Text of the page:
Jun 4, 2021

A Massive New Gene Editing Project Is Out to Crush Alzheimer’s

Posted by in categories: bioengineering, biotech/medical, genetics, neuroscience

The idea is simple: decades of research have found certain genes that seem to increase the chance of Alzheimer’s and other dementias. The numbers range over hundreds. Figuring out how each connects or influences another—if at all—takes years of research in individual labs. What if scientists unite, tap into a shared resource, and collectively solve the case of why Alzheimer’s occurs in the first place?

The initiative’s secret weapon is induced pluripotent stem cells, or iPSCs. Similar to most stem cells, they have the ability to transform into anything—a cellular genie, if you will. iPSCs are reborn from regular adult cells, such as skin cells. When transformed into a brain cell, however, they carry the original genes of their donor, meaning that they harbor the original person’s genetic legacy—for example, his or her chance of developing Alzheimer’s in the first place. What if we introduce Alzheimer’s-related genes into these reborn stem cells, and watch how they behave?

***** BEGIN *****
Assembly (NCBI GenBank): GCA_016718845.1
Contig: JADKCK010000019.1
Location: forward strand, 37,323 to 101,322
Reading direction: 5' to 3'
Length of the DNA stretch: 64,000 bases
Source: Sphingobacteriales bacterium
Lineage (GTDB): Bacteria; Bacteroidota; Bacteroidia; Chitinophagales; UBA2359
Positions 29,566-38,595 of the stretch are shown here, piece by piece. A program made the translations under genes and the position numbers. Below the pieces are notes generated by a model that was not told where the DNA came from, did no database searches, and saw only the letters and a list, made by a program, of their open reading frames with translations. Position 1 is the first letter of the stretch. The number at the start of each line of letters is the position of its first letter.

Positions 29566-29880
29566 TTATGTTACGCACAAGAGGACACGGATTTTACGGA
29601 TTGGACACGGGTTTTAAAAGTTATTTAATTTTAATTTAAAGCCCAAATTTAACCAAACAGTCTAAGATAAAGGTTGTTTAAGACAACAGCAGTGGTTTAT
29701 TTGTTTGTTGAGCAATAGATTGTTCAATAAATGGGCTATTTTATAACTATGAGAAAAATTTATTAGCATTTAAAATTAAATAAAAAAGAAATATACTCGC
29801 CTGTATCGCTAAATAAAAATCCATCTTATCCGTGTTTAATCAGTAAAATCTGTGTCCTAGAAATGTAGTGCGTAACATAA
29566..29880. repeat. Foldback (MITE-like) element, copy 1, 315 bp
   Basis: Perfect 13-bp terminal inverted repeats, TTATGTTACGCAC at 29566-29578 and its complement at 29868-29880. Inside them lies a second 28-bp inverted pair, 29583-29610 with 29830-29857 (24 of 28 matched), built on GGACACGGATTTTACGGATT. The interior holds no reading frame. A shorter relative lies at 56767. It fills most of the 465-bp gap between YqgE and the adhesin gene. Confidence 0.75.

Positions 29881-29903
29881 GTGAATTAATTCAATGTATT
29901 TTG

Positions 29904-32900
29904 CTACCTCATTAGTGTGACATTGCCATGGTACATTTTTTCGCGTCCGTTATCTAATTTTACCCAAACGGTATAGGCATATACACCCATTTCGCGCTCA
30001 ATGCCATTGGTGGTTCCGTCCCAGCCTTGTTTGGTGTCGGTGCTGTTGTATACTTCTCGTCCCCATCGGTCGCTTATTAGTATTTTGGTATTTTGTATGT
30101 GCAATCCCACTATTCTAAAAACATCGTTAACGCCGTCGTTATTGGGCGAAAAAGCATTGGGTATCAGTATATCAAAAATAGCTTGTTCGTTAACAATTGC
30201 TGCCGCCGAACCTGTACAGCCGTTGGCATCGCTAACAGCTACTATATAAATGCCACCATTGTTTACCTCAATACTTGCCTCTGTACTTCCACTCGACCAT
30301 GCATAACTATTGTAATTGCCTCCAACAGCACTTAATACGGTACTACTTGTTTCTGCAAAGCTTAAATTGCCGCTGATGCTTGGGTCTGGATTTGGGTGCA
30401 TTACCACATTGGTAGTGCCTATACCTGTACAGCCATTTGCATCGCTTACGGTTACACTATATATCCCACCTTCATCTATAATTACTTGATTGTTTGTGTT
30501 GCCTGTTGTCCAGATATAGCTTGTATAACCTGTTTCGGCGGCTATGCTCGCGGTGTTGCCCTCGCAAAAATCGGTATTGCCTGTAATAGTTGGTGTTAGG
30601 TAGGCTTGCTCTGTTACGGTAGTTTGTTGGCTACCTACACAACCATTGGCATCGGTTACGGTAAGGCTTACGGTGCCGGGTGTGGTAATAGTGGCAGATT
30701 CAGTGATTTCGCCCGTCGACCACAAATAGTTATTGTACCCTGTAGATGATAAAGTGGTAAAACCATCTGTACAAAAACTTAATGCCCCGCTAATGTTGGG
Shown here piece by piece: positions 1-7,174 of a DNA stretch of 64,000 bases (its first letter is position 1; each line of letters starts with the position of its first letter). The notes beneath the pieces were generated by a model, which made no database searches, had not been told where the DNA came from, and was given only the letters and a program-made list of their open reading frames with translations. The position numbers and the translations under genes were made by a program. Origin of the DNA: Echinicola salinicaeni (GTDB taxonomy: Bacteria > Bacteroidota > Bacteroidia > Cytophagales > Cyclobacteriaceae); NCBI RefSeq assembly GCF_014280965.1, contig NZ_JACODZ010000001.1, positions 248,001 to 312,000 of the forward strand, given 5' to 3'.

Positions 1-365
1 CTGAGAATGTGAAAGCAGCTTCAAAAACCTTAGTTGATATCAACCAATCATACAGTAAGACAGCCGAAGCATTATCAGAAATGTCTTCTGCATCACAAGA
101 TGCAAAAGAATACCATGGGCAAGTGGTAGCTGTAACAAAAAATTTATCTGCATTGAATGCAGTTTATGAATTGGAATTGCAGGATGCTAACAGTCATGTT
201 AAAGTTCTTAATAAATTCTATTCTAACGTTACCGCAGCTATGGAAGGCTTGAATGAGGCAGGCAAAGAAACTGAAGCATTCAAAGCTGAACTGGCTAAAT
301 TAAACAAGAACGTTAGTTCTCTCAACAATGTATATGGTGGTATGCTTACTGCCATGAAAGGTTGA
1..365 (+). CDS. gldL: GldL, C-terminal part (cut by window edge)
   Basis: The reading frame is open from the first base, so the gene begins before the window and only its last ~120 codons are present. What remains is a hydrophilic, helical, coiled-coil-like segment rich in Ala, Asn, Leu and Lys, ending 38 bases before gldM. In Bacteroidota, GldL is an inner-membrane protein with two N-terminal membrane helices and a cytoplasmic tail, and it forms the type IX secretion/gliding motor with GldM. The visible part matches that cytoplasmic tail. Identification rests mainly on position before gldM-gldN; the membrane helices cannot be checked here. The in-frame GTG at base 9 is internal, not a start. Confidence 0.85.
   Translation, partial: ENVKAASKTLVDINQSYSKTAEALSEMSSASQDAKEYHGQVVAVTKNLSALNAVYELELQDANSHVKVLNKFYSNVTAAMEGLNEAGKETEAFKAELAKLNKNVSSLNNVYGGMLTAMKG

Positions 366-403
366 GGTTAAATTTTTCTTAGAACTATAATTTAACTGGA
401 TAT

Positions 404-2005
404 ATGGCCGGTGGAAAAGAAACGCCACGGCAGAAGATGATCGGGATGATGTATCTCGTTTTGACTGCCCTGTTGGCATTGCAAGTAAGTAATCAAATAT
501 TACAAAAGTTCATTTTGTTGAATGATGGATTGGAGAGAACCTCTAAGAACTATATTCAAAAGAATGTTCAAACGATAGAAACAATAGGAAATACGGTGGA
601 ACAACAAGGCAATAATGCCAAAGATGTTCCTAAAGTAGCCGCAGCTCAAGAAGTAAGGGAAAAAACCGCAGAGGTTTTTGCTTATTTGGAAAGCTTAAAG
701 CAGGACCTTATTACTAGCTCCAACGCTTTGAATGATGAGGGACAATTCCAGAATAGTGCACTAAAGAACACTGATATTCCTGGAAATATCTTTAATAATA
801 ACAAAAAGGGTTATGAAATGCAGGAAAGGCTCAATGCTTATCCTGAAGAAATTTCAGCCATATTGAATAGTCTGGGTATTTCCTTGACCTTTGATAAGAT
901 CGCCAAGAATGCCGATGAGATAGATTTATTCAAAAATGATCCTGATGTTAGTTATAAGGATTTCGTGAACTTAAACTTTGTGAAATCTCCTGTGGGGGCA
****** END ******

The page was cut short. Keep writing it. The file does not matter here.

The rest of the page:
By studying these iPSCs, we might be able to follow clues that lead to the genetic causes of Alzheimer’s and other dementias—paving the road for gene therapies to nip them in the bud.

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